Every picture is set up in a manner that is similar to neo-realist films. I am using the technology and the means to tell a story that is based in the real world with non-professional actors and models. I create a scene where I point the camera in a particular direction, I light that area, and vaguely stage the action (if possible) and let happen what’s going to happen.

Much like the film director shooting the scene of a movie, when I yell “Action” I can never be sure what to expect. I am still surprised by the moments that can be captured. That is what photography does so well, capturing brief moments in time, freezing them so we can look closer, studying them as though we too, have become removed from time.

In general I think people look at photographs and accept them as truth (advertising aside). That is why photography is always getting into trouble for its trustworthiness, but it is also what makes photography so powerful still.

I think my work walks a fine line between what is real and what is staged, therefore asking interesting questions about what it means to make documentary work today and the overall validity of a photograph. After all is said and done, I hope the work speaks to the audience and stirs up emotions within the individual viewer. They don’t have to like the work, but I hope that the work leaves a lasting impression.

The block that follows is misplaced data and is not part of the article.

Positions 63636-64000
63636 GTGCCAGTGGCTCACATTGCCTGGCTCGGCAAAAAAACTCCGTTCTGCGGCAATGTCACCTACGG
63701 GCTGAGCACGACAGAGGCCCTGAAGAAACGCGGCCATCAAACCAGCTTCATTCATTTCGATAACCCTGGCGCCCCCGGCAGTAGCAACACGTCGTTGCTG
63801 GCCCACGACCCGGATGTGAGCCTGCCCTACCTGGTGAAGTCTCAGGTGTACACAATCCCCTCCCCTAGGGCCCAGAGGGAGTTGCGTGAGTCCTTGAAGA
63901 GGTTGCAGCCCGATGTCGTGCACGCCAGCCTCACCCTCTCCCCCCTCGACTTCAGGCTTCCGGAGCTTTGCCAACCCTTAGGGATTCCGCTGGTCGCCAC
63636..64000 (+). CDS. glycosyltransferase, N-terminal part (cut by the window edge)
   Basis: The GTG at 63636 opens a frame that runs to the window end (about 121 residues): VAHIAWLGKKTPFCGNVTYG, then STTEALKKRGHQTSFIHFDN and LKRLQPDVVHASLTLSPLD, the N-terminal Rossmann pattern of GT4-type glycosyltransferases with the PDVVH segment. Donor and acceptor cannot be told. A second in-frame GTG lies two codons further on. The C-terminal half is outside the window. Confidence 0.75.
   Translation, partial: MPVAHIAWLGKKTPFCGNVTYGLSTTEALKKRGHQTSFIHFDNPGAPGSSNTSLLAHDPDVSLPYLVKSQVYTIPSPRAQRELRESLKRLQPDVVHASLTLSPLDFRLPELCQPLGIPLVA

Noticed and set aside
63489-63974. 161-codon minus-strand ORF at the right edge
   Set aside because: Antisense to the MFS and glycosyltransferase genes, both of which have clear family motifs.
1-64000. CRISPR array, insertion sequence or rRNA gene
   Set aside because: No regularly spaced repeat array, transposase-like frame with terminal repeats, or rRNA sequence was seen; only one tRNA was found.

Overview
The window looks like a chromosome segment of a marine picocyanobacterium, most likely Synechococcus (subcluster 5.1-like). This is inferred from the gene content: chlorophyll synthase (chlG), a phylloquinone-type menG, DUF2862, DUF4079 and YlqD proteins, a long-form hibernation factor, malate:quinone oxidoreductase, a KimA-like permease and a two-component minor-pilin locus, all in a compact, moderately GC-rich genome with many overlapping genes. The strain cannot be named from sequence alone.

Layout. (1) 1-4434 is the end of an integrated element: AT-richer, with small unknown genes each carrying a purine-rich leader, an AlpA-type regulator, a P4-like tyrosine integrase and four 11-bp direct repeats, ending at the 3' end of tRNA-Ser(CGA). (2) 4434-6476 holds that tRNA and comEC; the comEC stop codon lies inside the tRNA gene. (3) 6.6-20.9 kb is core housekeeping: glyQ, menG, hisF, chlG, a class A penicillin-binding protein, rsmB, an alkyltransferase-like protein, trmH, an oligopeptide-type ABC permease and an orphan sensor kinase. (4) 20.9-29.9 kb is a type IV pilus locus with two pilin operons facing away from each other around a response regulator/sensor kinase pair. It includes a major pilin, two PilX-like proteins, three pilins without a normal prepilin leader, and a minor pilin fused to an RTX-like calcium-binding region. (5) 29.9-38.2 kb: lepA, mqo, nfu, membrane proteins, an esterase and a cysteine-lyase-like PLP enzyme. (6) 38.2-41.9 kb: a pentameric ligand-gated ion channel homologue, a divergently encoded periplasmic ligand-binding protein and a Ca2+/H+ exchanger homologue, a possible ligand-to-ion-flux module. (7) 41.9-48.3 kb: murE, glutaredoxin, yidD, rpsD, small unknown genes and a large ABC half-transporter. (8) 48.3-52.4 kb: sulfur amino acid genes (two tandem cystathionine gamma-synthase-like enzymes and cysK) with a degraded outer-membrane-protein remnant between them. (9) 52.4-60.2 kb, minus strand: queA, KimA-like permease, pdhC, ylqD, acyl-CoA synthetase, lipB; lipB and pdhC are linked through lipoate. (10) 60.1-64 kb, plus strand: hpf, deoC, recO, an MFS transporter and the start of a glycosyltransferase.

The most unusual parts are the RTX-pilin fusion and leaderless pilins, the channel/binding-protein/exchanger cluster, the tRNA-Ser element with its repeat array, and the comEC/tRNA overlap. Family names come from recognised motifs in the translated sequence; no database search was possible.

JC: The project also contains a fairly large number of beautiful, almost too beautiful photographs of anonymous houses and landscapes. I’m curious about how those came about and how you see them function in the context of this work.

JQ: I knew I had to make pictures that connected the people to the landscape, but it wasn’t until the fall of 2010 that I made my first successful images. I spent the following winter coming up with a list of ideas for how I wanted these photos to look, which resulted in a set of rules or guidelines that I would try to abide by.

First rule–All pictures had to be taken during the middle of the day, during the summer when the days were long and there was plenty of greenery and foliage on the trees. Also, this is supposedly the ugliest time of day to shoot according to most landscape photographers, as everything becomes top lit with very severe shadows. Since this project was shot in Minnesota where there is snow on the ground for half of the year, I wanted to make sure it could look as hot and bright as possible.

Second–I was going to shoot all the pictures using Fuji Velvia slide film, the number one film for shooting beautifully colored (some may say oversaturated) landscapes.

Third–All pictures were going to be shot with a telephoto lens with very shallow depth of field to really push the voyeuristic look to the max. I wanted a forced perspective that would directly contrast against the interiors’ exaggerated use of three-dimensional space. The idea was that the interiors would represent the vast internal space of the human psyche, and the exteriors would be this flat, unexplored space where people are inhibited from expressing themselves.